Set between 2010 and 2011, the third season darts between three Minnesota towns: St Cloud, Eden Valley and Eden Prairie with the antics of Ray and Emmit Stussey (both Ewan McGregor). But also Nikko Swango (Mary Elizabeth Winstead), who, with Ray, after trying to rob Emmit, become entangled in a double homicide case regarding an old man with a bad history. And it happens that the stepdaughter of the deceased is policewoman Gloria Bungle (Carrie Coon). In the meantime, Emmit tries his best to sever links with a dodgy business he borrowed money from, but that company has other ideas, as depicted by their representative V. M. Varga (David Thewlis).
Despite being set in the modern day, the 2010s no less, this season of Fargo felt all too 1980s. It was the clothes and the hair that made me have notions of this nature. Much ado with Mary Elizabeth Winstead (Mercy Street). From Miss Winstead’s classy jackets, sometimes leather, to Sy Feltz’s (Michael Stuhlbarg) inspirational moustache and The Stussey establishment unapologetically oozed entitlement and self-importance to the point that it smelled like Wall Street where money-making mongrels reeked of douchebagery. Though, Ray’s curls must be commended. Always well-groomed, even when threatened by the awkwardly good David Thewlis.
And every rendition of Fargo is filled to the hoots with talent. Season one had Martin Freeman (Sherlock) and Billy Bob Thornton tearing up the shop whilst season two followed Kirsten Dunst, Jesse Plemons, Patrick Wilson and Jean Smart (24). Season three is equally brilliant in terms of its casting choices. First off casting Ewan McGregor (Trainspotting) twice is a bold move that paid off. Carrie Coon (The Leftovers) as the Deputy Solverson (Alison Tolman) stand-in from season one or even McDormand’s Gunderson from the film was really great. David Thewlis is a melting pot of talent too. From Wonder Woman to Harry Potter to Macbeth, everything he touches turns to gold.
But for me, throughout the season, it was Mary Elizabeth Winstead who deserves most of the praise. She knows how to work the camera and goes all out in every scene, often out-performing Ewan McGregor. ‘Who Rules the Land of Denial?’ was a Winstead episode for sure. First watching Winstead ten years ago in Tarantino’s Deathproof and then in Wright’s Scott Pilgrim, she has really come far. But it was in PBS’ American Civil War-set-period drama Mercy Street that really showed her high skill. And when she was cast in Fargo, I knew we were in for a ride. After this season, I think it’s Emmy nominations all round, as creator Noah Hawley has hit an epic six with Winstead.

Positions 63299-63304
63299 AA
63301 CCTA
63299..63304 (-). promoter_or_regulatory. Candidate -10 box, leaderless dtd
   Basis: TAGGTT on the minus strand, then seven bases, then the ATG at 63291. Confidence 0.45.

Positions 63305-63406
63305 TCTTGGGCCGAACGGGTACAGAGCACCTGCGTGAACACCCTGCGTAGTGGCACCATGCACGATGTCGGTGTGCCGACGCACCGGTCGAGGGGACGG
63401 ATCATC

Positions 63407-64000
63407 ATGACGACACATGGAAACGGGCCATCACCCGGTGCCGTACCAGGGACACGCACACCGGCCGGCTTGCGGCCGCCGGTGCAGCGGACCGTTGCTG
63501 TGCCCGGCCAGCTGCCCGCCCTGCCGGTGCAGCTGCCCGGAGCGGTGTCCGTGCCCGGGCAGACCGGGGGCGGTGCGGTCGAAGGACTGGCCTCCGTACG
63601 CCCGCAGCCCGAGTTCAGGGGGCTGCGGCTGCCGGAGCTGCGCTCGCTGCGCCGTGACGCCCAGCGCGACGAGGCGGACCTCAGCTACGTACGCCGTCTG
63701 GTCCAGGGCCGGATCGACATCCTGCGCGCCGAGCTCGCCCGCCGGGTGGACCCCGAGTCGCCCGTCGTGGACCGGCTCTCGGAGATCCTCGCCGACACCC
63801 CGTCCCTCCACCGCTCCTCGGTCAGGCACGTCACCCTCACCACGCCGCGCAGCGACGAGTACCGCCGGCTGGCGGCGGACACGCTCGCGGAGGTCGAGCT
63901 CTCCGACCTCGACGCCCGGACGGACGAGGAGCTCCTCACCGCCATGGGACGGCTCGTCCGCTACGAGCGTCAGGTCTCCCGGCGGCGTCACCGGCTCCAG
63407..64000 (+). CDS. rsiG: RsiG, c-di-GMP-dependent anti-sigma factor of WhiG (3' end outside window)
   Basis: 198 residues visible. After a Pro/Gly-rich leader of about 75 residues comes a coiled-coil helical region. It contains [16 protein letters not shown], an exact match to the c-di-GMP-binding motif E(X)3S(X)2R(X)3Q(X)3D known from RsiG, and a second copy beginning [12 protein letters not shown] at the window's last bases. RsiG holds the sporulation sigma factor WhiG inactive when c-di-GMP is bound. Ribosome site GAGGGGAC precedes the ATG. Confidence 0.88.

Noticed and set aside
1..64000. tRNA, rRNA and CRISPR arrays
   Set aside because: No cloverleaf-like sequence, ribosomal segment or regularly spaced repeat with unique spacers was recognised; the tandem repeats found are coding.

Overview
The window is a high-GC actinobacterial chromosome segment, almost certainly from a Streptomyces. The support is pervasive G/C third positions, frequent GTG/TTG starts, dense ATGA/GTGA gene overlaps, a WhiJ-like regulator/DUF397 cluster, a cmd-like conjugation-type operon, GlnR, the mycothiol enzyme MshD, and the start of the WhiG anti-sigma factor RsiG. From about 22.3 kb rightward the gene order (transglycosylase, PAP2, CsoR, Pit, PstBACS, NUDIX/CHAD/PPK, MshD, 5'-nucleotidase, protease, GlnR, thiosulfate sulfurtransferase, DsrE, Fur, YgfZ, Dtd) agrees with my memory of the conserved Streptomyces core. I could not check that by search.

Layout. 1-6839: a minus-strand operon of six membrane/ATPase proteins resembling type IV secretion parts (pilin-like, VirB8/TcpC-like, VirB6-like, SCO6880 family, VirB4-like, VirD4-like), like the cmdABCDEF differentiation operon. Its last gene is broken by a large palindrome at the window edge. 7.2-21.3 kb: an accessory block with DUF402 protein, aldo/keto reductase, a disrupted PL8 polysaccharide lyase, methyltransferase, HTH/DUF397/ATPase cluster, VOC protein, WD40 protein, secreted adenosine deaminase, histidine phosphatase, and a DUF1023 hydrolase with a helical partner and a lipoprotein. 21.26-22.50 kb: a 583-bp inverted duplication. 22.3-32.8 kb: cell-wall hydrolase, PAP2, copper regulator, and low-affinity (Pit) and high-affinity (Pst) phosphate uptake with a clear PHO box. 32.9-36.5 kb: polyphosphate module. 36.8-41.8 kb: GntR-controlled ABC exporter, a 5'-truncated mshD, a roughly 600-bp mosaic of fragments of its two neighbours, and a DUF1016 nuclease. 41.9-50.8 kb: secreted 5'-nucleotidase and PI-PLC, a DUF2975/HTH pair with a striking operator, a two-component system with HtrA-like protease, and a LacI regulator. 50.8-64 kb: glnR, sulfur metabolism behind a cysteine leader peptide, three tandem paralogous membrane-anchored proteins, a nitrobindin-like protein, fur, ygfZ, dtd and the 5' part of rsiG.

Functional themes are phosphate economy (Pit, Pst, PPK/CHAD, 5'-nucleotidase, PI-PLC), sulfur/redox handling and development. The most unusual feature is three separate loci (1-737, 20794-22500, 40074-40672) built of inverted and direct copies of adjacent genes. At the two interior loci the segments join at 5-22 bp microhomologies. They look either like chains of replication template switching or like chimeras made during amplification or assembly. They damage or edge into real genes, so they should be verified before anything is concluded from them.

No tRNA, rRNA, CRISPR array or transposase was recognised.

Whilst many shows these days, especially in the States, can’t maintain quality with each season, Fargo manages to maintain a high standard. Season one is by far my favourite season. But season three and the show as a whole has one of the best casts of any television show in the last twenty years. Many works these days have fallen into the trap of casting big actors and ultimately wasting them. One example includes new movie Baby Driver, which ends with Jon Hamm (Mad Men), Jamie Foxx (Django Unchained) and Kevin Spacey (Usual Suspects) being wasted with little to no character development over a thread of pretty pyrotechnic party tricks for no payoff and falls flat.
Fargo is one of the only shows that has made me care for its characters within moments of a season starting. By episode three, I had begun to care for the Stusseys and Nikko. I had grown to love to hate Vagra. Typically, Thewlis plays the bad guy and he does it well. Some are born to play heroes and some to play villains. And then you have David Thewlis who plays the worst kind of character and you can’t help but love to hate him because it’s David Thewlis. Other examples of that include Jeffrey Dean Morgan as Negan in The Walking Dead, and Idris Elba playing Stringer Bell in The Wire. Jack Gleeson as Joffrey Baratheon in Game of Thrones also succeeded in this.
FX may be lesser known than the likes of AMC or HBO. But they have shown their ability to compete with the big networks, as made example with Fargo and Feud. With excellent performances and beautiful photography as always, Fargo continues to be my go-to show for undisputed excellence in a time where television programmes are being axed even before they’ve left the parking lot.